On Saturday, October 4th, 2014, an exposed 'Troll' was found dead in a hotel room in Leicester. The 'Troll' Brenda Leyland was exposed the previous Thursday by @SkyNews as one of the Twitter 'Trolls' sending abuse to the McCann family.
For those of you not aware the McCanns' daughter, Maddie, went missing in 2007 while on Holiday in Portugal. The McCanns have worked tirelessly but Maddie has never been found and there are no explanations of what happened. Questions have dogged the McCanns for years in relation to their involvement and conspiracy therioes have developed and evolved.
Brenda Leyland was a proponent of these theories. As BuzzFeed show she tweeted regularly on the topic under the handle @sweepyface using the hashtag #McCann. There can be little doubt that some of these messages, or even many of them, would have caused the McCanns distress.
However there does not seem to be any sign that she was threatening or even rude. She simply criticised and questioned the McCanns' version of events. For me, and on this basis, I simply can't define Brenda Leyland as a Troll and she should never have been hounded by the media. Yes you could descibe her as odd, misguided or even obsessive or unwell, but not a Troll.
Highprofile cases such as Peter Nunn and Stella Creasy MP are making us over sensitive to Trolls. You could even say hysterical. This issue has been hightened because for the first time celebrities and public figures are directly exposed via social media to the people who love them and -- importantly -- loathe them.
The idolatry bubble has burst and many high profile figures don't like it. So we now live in a world where there is a Troll hidden around every corner, down every dark alley and behind every bush... We are beginning to conflate criticism with personal attacks and we forget that offence is purely subjective.
This is causing us to throw around the term Troll carelessly and in the case of Brenda Leyland tragically. It is time we put trolling into perspective. Social Networks are generally a very good place to be -- dynamic, constructive and friendly -- we should remember that. A more sensible definition of a Troll would be based around two points...
- They are directly rude.
- They make direct personal threats.
This would clearly seperate cases like Brenda Leyland from the likes of Peter Nunn who are actual Trolls. In addition the authorities should only involve themselves if point 2 is breached.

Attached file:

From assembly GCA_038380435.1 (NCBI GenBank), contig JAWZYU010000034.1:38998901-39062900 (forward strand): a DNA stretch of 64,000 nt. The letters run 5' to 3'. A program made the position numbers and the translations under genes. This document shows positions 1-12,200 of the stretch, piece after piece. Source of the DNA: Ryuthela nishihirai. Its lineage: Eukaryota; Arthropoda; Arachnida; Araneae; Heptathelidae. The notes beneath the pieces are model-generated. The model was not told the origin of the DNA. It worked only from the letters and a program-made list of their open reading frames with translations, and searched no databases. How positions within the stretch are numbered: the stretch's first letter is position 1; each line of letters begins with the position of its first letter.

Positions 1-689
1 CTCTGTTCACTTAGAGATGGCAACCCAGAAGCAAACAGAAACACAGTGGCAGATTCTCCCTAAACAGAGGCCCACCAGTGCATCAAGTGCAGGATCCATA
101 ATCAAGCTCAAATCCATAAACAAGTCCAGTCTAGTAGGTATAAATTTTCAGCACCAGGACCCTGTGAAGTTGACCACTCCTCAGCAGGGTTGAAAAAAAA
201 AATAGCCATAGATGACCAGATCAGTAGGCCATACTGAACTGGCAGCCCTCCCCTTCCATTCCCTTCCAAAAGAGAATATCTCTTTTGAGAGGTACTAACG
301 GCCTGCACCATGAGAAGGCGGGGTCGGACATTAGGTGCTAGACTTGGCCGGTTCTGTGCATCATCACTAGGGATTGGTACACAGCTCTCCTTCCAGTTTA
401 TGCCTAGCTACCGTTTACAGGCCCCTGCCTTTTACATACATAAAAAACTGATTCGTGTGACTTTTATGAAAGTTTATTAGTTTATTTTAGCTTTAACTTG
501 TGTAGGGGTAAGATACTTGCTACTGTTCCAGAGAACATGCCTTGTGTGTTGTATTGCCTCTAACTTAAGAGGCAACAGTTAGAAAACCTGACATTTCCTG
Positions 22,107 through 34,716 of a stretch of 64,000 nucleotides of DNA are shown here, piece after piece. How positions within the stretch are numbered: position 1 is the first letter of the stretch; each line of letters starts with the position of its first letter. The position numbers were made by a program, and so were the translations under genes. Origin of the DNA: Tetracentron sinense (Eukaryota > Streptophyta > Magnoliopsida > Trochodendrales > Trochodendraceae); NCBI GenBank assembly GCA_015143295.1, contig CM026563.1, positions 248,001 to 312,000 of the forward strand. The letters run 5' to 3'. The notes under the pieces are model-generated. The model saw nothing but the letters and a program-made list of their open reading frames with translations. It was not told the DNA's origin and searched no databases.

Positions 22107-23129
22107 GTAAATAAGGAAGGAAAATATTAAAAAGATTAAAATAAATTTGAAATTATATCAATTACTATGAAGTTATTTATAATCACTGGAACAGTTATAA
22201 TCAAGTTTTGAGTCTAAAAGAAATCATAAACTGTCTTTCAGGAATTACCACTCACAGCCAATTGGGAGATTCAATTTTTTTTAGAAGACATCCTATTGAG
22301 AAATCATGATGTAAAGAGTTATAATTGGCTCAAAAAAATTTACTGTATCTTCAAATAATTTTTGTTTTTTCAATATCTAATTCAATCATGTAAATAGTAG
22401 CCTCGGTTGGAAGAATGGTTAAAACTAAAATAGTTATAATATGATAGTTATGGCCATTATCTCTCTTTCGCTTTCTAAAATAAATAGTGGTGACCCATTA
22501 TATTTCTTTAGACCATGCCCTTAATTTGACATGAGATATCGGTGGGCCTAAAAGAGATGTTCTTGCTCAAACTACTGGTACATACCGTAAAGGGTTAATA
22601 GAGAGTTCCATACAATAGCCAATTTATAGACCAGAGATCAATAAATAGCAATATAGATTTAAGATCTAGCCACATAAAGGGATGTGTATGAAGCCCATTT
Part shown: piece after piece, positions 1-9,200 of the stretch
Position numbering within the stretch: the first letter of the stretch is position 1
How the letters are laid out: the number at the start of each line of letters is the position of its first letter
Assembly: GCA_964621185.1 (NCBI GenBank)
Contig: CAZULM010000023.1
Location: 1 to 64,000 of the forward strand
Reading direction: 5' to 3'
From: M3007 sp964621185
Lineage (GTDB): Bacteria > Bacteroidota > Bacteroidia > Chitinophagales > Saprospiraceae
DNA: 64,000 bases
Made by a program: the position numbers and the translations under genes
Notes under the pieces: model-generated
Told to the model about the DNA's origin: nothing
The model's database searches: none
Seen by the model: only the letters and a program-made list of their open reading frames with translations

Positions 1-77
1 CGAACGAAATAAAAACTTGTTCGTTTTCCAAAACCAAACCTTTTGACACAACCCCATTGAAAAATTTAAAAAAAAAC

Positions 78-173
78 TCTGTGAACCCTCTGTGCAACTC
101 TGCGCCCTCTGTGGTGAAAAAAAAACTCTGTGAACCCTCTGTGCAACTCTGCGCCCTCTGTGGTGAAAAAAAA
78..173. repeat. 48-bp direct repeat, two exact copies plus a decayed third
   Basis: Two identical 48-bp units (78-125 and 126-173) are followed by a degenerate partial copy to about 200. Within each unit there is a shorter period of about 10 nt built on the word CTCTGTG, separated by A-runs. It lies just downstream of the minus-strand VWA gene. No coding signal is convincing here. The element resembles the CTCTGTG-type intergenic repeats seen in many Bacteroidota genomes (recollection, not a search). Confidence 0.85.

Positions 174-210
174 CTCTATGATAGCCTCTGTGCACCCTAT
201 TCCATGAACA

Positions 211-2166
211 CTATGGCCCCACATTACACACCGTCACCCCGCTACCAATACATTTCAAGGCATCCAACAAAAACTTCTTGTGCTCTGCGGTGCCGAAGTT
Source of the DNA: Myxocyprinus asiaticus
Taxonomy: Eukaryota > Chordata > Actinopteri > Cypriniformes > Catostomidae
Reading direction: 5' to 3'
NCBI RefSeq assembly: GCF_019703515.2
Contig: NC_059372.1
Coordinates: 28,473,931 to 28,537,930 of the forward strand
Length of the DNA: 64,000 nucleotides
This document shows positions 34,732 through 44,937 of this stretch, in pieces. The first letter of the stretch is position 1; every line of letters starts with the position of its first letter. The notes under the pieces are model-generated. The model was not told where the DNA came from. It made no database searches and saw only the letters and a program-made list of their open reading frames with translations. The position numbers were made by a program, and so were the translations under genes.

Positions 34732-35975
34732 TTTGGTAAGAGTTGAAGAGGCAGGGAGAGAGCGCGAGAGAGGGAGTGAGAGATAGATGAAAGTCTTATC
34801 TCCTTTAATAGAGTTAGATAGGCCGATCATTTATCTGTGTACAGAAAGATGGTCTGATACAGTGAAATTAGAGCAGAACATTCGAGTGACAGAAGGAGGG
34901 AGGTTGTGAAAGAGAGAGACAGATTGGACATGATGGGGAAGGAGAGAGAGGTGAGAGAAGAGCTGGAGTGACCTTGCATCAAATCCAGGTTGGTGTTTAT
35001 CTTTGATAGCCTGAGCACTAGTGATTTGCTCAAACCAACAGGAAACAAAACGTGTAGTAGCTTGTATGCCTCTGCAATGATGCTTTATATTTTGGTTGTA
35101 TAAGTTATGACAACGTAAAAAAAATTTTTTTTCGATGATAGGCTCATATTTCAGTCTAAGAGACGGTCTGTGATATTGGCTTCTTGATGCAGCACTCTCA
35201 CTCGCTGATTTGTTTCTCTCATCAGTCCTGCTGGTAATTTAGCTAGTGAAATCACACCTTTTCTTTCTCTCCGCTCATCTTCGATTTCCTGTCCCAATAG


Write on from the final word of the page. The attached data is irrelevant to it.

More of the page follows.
I hope we can begin to add some perspective to the subject of trolling, it's just very sad that it took a balls-up by @SkyNews and a death to highlight this issue...
Speak soon.By Rob | 8 Sep 2014, 10:30am | Category: Development
Good news, you can now view all the data we have on celebrity's fake followers via our new Faker Pages.
Over the last few weeks we have been releasing various updates to the Fakers App. The biggest upgrade has been to our API which now allows anyone to access the most up to data we have on Fake Followers.
This can be seen working with our new Faker Pages. Every account that has been checked via our tool now has a Faker Page -- with its own unique URL. You can see @KatyPerry's, @StatusPeople's and even mine, @RobDWaller...
We've also set up a Celebrity Page list so you can see all the data for our top accounts nice and easily. This should give everyone far greater access to fake follower data so they can improve their marketing and promotion activities on Twitter.
If you're interested in gaining access to our API please contact us at [email protected] or via Twitter @StatusPeople.
We will of course be making further updates to the API in the not too distant future.
We hope this helps and you find it useful.
Speak soon.By Rob | 3 Sep 2014, 11:00am | Category: Social Media
Twitter is awash with the news that nude selfies of famous female celebrities, including Jennifer Lawrence, have been hacked from their private Apple iCloud accounts.
One can only condemn the hacker or hackers for this gross invasion of privacy. And one does hope the FBI catch the perpetrators -- even if one wonders whether a similar non celebrity case would catch their attention.
But either way what can those of us who use digital tools and social media learn from this incident? One thing -- your data is not 100% secure online.
The response to the hack has been mixed. Some have condemned the hack. Others, like comedian Ricky Gervais, questioned why the nude selfies existed in the first place. And many have parodied the hack with the #IfMyPhoneGotHacked hashtag.
This has also led to some prominent figures and feminists to suggest the hack and response were sexist...
There is no doubt these women were blameless victims of a crime against their property.
However we should not let that fact cloud reality. And the reality is data of any type stored online is not 100% secure. Even with the best minds and will in the world -- and a tonne of money -- data will never be entirely secure online.
Most people who work in development and software know that online security is about the value of the data stored vs our inability to make it 100% secure. The aim therefore is to make the process of hacking too time consuming and difficult in relation to the value of the data.
In terms of iCloud and the average user's photos the system is probably more than secure. That is to say hacking iCloud for an average person's photos would just be a waste of time. However celebrity data is different and has far greater value, which explains the willingness to carry out the hack. And to be fair to the developers of iCloud they probably hadn't thought about a celebrity usage scenario.
So what does this mean for us, the average internet user? Well it is very simple, always assess the value of the data you put online and where you put it -- whether that be photos, text, information, financial data, etc...
Data placed on a social network like Twitter or Facebook is not going to be very secure. Data stored on services like Dropbox or just stored on a PC connected to the internet will be more secure. But ultimately if you have data that is very sensitive and or personal, keep it offline entirely.
A simple rule of thumb might be to suggest that if you don't want the NSA or GCHQ to see it -- keep it offline...
Hope this helps and please let us know your thoughts @StatusPeople.